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Children in poverty

Children in Poverty is the percentage of children under age 18 living in poverty. Poverty status is defined by family; either everyone in the family is in poverty or no one in the family is in poverty. The characteristics of the family used to determine the poverty threshold are: number of people, number of related children under 18, and whether or not the primary householder is over age 65. Family income is then compared to the poverty threshold; if that family's income is below that threshold, the family is in poverty. For more information, please see Poverty Definition and/or Poverty.

In the data table for this measure, we report child poverty rates for black, Hispanic and white children. The rates for race and ethnic groups come from the American Community Survey, which is the major source of data used by the Small Area Income and Poverty Estimates to construct the overall county estimates. However, estimates for race and ethnic groups are created using combined five year estimates from 2011-2015.

Measure Tabs


Reason for Ranking

Poverty can result in an increased risk of mortality, morbidity, depression, intimate partner violence, and poor health behaviors. A 1990 study found that if poverty were considered a cause of death in the US, it would rank among the top 10 causes.[1] While negative health effects resulting from poverty are present at all ages, children in poverty experience greater morbidity and mortality than adults due to increased risk of accidental injury and lack of health care access.[2,3] Children’s risk of poor health and premature mortality may also be increased due to the poor educational achievement associated with poverty. The children in poverty measure is highly correlated with overall poverty rates.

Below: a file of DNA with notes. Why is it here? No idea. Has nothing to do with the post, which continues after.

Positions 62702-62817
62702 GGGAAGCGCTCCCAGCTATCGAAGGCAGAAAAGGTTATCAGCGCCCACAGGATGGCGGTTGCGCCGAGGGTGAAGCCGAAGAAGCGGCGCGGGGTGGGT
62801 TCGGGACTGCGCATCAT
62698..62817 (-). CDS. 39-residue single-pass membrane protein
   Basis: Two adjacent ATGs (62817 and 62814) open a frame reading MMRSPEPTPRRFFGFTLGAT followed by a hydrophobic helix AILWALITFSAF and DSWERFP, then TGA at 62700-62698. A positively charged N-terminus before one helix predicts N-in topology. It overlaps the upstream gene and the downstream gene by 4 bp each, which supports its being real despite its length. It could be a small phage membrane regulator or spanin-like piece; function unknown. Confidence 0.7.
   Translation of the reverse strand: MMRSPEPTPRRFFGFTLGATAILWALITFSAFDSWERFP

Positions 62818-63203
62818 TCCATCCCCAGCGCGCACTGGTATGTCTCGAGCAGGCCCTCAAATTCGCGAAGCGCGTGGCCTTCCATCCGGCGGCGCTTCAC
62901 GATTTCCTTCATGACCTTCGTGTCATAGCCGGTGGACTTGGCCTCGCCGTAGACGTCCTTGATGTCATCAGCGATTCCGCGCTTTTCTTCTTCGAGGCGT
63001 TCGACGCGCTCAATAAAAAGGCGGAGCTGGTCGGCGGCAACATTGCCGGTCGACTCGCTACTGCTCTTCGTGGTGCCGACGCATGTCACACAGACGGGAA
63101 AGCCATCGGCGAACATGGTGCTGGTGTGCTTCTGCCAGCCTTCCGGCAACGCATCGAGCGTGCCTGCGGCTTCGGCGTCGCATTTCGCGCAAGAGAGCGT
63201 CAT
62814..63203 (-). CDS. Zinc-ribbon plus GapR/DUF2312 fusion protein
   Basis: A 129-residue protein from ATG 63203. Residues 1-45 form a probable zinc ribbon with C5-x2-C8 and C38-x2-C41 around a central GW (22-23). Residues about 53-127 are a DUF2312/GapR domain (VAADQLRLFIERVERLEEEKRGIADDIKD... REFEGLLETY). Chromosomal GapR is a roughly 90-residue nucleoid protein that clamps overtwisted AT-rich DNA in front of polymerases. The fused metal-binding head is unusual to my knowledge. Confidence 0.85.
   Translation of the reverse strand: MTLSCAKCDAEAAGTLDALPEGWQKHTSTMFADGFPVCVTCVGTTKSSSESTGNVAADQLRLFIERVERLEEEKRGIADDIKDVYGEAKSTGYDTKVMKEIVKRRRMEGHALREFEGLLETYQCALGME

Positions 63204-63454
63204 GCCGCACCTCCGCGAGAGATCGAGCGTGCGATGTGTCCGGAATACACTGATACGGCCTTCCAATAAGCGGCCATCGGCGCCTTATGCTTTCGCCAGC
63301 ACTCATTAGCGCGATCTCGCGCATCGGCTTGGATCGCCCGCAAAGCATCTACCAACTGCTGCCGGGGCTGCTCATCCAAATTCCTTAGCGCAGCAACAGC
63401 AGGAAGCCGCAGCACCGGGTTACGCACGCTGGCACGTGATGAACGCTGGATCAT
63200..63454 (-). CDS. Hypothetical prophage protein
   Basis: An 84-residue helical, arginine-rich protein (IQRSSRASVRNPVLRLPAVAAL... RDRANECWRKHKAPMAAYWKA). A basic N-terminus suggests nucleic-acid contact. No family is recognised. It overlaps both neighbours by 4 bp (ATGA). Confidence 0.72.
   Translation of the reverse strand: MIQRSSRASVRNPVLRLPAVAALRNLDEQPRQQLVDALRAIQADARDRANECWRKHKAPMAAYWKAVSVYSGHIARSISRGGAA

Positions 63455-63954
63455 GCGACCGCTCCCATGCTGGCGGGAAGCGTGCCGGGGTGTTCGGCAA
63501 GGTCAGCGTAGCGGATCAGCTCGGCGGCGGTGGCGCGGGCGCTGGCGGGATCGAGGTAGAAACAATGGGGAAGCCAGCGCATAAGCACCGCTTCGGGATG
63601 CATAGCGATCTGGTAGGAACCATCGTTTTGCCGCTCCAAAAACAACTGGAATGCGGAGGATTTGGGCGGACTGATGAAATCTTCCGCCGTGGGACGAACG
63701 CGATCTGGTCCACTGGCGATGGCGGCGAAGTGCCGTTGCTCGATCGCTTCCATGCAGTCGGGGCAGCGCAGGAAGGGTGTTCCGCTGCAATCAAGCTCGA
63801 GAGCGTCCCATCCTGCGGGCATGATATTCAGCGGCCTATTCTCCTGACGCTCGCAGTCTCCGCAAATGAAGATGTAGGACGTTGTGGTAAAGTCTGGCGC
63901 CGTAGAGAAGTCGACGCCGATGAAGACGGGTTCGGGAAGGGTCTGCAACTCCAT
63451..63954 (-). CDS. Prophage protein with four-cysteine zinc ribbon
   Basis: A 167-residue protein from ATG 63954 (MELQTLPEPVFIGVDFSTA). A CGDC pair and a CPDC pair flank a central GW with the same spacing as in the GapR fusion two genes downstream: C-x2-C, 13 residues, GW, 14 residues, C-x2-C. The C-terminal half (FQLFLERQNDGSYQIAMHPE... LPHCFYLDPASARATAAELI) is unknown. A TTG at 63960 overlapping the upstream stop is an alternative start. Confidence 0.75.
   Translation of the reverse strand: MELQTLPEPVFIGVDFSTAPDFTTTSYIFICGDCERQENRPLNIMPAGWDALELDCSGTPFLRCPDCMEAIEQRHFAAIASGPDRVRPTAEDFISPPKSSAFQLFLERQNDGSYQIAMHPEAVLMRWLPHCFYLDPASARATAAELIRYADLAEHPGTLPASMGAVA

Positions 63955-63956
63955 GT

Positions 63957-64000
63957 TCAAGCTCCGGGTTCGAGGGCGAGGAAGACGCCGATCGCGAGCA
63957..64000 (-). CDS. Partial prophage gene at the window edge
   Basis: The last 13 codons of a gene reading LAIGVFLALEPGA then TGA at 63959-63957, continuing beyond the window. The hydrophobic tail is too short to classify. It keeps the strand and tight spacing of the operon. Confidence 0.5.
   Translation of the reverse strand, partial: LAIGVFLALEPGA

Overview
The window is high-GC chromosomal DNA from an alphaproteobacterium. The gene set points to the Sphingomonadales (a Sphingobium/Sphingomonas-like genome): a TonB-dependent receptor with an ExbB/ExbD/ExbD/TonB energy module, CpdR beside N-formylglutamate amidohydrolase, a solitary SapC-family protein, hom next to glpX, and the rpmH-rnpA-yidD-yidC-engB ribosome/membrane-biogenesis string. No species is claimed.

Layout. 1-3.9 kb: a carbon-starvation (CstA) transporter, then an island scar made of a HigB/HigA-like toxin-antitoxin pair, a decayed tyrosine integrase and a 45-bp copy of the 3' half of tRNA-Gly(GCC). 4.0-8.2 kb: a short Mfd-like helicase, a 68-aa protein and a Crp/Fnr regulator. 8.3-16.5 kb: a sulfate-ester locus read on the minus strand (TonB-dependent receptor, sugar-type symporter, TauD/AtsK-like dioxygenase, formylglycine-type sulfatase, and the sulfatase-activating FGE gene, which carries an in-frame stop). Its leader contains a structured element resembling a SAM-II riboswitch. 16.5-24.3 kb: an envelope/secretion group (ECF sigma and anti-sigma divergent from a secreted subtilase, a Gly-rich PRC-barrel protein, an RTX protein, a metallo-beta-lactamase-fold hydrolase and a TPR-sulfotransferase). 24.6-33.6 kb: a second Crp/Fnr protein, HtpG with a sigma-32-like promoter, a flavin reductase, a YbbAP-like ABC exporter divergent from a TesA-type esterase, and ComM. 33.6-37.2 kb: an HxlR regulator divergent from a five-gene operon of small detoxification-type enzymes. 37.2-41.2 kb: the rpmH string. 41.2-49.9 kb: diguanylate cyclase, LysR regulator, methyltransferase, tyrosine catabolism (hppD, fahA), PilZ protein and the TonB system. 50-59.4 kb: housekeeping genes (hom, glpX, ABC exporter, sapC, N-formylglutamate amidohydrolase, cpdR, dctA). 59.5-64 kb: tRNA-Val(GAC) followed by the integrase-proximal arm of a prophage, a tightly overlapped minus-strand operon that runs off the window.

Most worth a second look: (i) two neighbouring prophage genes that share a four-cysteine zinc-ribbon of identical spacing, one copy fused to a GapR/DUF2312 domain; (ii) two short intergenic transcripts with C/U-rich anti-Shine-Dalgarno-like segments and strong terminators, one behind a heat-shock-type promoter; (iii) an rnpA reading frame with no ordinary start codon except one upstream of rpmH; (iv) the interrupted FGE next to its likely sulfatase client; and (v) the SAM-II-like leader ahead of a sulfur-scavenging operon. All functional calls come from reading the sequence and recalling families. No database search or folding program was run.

Measurement Strengths and Limitations

Children in poverty captures an upstream measure of poverty that assesses both current and future health risk. Because it is benchmarked to federal poverty thresholds, it is an absolute measure of poverty, and an effective predictor of adverse health outcomes. Children are at a greater risk for poverty, so this measure is more sensitive to changes in poverty levels. Headcount measures of poverty alone, however, do not account for the level of economic deprivation, and greater deprivation is correlated with worse health outcomes.[4]

This measure is modeled using data from the American Community Survey, in order to provide single-year poverty estimates for every county in the nation.

Explore the Data